Why We Need Wiser Leaders
For senior and executive leaders wisdom is indispensable. That is the central point of our program for Inspirational Leadership and Wisdom. What are my three premises regarding wisdom?
Wisdom is a human quality
In all ancient and modern civilizations anywhere on this planet people have reflected on what wisdom is and why it is important. (footnotes 1 and 2).
Cultural and personal interpretations of this concept have always played a major role. So, what you consider wisdom to be is just as valid as any other interpretation.
Wisdom is a human quality. It means all human beings have the ability to reflect, learn, and grow wiser. Whether they make use of this ability or not is something else.
For senior and executive leaders more wisdom is indispensable. The local and global challenges are getting more complex by the day. It means conventional expertise remains important but left on its own it will be less and less effective. This reveals three of my premises.
1. Many leaders have gained a certain wisdom
My first premise is that many leaders have gained a certain wisdom. If you have any feel for self-reflection, learning, growing and self-mastery, I assume you have gained wisdom.
But wisdom is never finished. It is not a project with a beginning and an end but a lifelong process. It is more of an inner journey and all we need to realize is that this journey IS the goal. It is the traveling that makes us wiser not reaching any particular destination.
Obviously, wisdom requires leaders to develop a different mindset than any corporate strategy demands. Let’s call it an additional or second mindset much more self-reflective and focused on long-term purpose and meaning. So, it is not either/or but and/and.
Leaders need more wisdom due to the increasing complexity of challenges
This premise leads to the next question. The rising rate of change in the world and the increasing complexity of global issues to solve will require leaders to take ever tougher decisions. Therefore, they need more wisdom than ever before.
This begs the question not whether leaders have any wisdom or not - because many do - but how to gain more wisdom? Of course, I leave it up to you to decide how to answer this question. All I intend to do is to share my experience with you in our Inspirational Leader-ship and Wisdom program as one option available to you.
2. Wisdom is too important to leave undiscussed
This takes us to my second premise. Wisdom is too important to leave undiscussed. In your culture, it may be a ‘sign’ of wisdom not to talk about it reflecting modesty and humbleness. And I certainly agree with these virtues as important leadership qualities.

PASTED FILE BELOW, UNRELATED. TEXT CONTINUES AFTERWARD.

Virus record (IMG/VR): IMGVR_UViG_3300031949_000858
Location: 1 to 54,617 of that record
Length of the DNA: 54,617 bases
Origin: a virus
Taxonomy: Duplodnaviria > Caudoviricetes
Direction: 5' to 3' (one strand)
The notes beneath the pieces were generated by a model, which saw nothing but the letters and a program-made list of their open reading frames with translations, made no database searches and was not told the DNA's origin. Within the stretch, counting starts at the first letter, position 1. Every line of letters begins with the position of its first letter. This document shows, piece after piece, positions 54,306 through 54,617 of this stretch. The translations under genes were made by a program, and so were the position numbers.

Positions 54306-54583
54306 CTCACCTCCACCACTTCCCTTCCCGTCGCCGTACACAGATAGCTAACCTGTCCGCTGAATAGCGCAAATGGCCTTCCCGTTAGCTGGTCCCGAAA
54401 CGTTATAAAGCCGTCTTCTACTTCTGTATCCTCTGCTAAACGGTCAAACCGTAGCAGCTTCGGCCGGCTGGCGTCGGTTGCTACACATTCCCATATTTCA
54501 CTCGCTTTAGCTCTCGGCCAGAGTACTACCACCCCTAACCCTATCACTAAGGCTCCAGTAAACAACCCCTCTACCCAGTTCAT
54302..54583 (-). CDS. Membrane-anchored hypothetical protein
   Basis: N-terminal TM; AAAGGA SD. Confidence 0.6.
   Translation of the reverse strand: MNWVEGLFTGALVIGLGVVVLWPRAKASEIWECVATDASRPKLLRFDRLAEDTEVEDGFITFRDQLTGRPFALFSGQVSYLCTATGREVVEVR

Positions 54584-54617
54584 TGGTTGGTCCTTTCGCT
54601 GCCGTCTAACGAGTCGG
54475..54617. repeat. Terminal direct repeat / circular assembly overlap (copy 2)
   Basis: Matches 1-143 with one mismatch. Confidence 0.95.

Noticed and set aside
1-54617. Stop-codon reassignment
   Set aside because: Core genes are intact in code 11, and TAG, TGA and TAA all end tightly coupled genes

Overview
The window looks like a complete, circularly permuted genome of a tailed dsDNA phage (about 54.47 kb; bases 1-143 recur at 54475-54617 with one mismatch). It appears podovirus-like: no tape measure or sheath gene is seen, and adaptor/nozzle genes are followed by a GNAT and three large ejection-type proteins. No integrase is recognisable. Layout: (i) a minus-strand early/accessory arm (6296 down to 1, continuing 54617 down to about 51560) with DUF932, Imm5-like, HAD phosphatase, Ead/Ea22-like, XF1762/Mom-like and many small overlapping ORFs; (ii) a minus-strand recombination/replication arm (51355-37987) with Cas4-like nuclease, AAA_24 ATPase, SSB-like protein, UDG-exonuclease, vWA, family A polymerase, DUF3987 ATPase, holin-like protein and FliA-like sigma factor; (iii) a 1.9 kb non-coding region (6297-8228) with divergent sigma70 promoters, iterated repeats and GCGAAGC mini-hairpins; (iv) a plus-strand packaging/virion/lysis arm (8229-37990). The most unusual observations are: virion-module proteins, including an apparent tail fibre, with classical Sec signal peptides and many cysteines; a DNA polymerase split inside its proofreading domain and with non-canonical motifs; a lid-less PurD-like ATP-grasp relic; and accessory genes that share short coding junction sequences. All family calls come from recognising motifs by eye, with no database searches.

But today, the need for wiser leaders is growing exponentially. Hence, we need to talk about it while remaining modest at the same time. I do not see any contradiction in this approach.
Wisdom can no longer remain implicit when it comes to leadership. History is showing us time and again that people have been well-led but also seriously misled by too many political, business, religious, military and other leaders anywhere on this planet. The resulting human and environmental damage has been disastrous. This needs to change.
Leaders are entrusted with powers. If power is not at least matched with the same level of wisdom, power abuse is a great risk. Power without wisdom is a curse. Hence, we need to put wisdom high on the agenda of all leaders, leadership recruitment and selection procedures, and leadership development programs, globally.
3. Many stakeholders have gained wisdom too
My third premise is that not only many leaders have gained wisdom but stakeholders as well. Wisdom is an innate human quality and many stakeholders know how to reflect, learn and grow wiser too. Wisdom is not a prerogative of any ‘ruling elite’.
Wisdom has nothing to do with gender, age, education, rank, social status, nobility or ethnicity. Leaders need to realize that many of their stakeholders, including so-called ordinary people anywhere on this planet, can be wise too. Even very wise.
So, as a political, business, religious or any other leader always keep an open mind for the wisdom of other people. Leaders may learn a lot from their stakeholders’ wisdom if they keep an open mind.
Three of my premises are: (1) many leaders have gained wisdom but more wisdom is required to face increasingly complex challenges. (2) Wisdom is too important to leave undiscussed because power without wisdom is a curse. Too many leaders have misused their power in the past, both locally, nationally, and globally. (3) Keep an open mind as a leader for the wisdom of your stakeholders.
Notes:1 Stanford Encyclopedia of Philosophy. Wisdom. Retrieved from: https://plato.stanford.edu/entries/ wisdom/
2 Mitchell, L. et alia (5 may, 2017). Wisdom Across The Ages And Its Modern Day Relevance. Cambridge University Press. Retrieved from: https://www.cambridge.org/core/journals/international-psychogeriatrics/article/wisdom-across-the-ages-and-its-modern-day-relevance/
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Author: Daniel Le Gras
Date: January 2023
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Please cite this article as: Le Gras, D. (2023). Why We Need Wiser Leaders. Institute for Governance & Leadership, Amersfoort, The Netherlands. www.igl.institute